McDonald’s Leaves Room for Future Stomach Aches

Despite lingering economic weakness and competitive pressures, McDonald’s (NYSE:MCD) fed investors some good news with its latest financial results.

On Wednesday, the world’s largest restaurant chain announced better-than-expected fourth quarter profit. Net income increased to $1.4 billion ($1.38 per share), compared to $1.38 billion ($1.33 per share) a year earlier. Revenue also edged higher to $6.95 billion from $6.82. Analysts had expected the company to report earnings of $1.33 per share, with revenue of $6.89 billion, according to Thomson Reuters.

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Shares of McDonald’s edged higher in morning trading to reach its highest level since mid-October. Other fast-food names such as Yum! Brands (NYSE:YUM) and Wendy’s (NYSE:WEN) also traded higher. Meanwhile, Domino’s Pizza (NYSE:DPZ) and Burger King Worldwide (NYSE:BKW) traded lower.

Will the momentum last…

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McDonald’s has been focusing on its dollar menu and special promotions such as the McRib sandwich to help boost sales after the company’s first monthly comparable sales drop in nine years last October. Jim Johannesen, chief operating officer, also asked franchisees to stay open on Christmas Day last month to attract customers. He described Christmas as the “largest holiday opportunity as a system.”Ronald McDonald New Feature 300x270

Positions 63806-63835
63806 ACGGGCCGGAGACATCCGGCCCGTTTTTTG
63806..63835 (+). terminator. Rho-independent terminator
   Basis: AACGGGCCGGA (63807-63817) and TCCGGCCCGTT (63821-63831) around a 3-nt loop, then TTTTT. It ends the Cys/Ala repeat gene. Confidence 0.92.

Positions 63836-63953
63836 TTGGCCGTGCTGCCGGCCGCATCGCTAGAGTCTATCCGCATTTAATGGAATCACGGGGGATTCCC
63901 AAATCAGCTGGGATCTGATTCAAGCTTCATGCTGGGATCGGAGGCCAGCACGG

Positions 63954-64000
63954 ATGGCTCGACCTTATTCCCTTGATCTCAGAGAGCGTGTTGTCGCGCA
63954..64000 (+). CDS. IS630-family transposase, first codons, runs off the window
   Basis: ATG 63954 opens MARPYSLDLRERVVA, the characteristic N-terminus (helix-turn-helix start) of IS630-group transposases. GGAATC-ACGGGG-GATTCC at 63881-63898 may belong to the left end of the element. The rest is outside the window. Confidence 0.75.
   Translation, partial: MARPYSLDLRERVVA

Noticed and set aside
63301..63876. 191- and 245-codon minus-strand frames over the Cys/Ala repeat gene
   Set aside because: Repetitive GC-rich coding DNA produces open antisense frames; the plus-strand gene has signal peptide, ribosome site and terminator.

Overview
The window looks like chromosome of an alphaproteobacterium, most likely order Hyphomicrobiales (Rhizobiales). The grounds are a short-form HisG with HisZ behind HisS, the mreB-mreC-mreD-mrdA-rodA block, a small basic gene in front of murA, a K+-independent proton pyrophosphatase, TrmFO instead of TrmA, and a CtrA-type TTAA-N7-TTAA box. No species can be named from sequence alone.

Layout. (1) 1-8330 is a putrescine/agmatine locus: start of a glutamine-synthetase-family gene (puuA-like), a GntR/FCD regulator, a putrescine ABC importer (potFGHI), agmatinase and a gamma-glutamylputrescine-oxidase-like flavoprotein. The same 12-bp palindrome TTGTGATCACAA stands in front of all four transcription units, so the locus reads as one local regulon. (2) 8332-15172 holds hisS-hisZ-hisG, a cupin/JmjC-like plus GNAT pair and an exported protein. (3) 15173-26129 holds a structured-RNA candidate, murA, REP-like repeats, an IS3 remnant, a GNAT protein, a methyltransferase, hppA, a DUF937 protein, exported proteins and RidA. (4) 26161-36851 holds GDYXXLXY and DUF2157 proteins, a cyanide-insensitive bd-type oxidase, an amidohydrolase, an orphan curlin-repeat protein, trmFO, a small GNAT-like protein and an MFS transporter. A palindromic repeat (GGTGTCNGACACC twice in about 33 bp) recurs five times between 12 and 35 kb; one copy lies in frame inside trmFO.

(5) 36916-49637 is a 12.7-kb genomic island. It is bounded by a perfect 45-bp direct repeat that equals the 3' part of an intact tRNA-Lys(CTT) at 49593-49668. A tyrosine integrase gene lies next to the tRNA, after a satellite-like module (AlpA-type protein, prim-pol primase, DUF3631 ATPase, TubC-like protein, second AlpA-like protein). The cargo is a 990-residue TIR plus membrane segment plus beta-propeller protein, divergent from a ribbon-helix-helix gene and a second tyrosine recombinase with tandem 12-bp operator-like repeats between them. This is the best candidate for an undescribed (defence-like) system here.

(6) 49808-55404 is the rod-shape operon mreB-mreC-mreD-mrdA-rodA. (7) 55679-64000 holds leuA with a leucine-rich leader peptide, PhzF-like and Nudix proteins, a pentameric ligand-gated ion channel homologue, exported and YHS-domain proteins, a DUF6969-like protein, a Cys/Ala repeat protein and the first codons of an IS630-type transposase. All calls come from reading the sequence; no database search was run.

In the fourth quarter, global comparable sales increased 0.1 percent. Same-store sales in the United States gained 0.3 percent, but dropped 0.6 percent in Europe. The Asia-Pacific/Mideast/Africa region was down 1.7 percent. For the full year, global comparable sales increased 3.1 percent in 2012.

“Throughout 2012 we concentrated our efforts behind the global priorities that represent our greatest opportunities under the Plan to Win — optimizing our menu, modernizing the customer experience and broadening accessibility to our Brand,” said McDonald’s CEO Don Thompson. “McDonald’s continued to grow by remaining focused on what matters most to our customers, although our results reflect the impact of the challenging global operating, economic and competitive environment.”

Even though McDonald’s returned $5.5 billion to shareholders through dividends and share repurchases, Thompson left room for stomach aches in the future. He says, “For the near-term we expect top and bottom-line growth to remain pressured, with January’s global comparable sales expected to be negative.”

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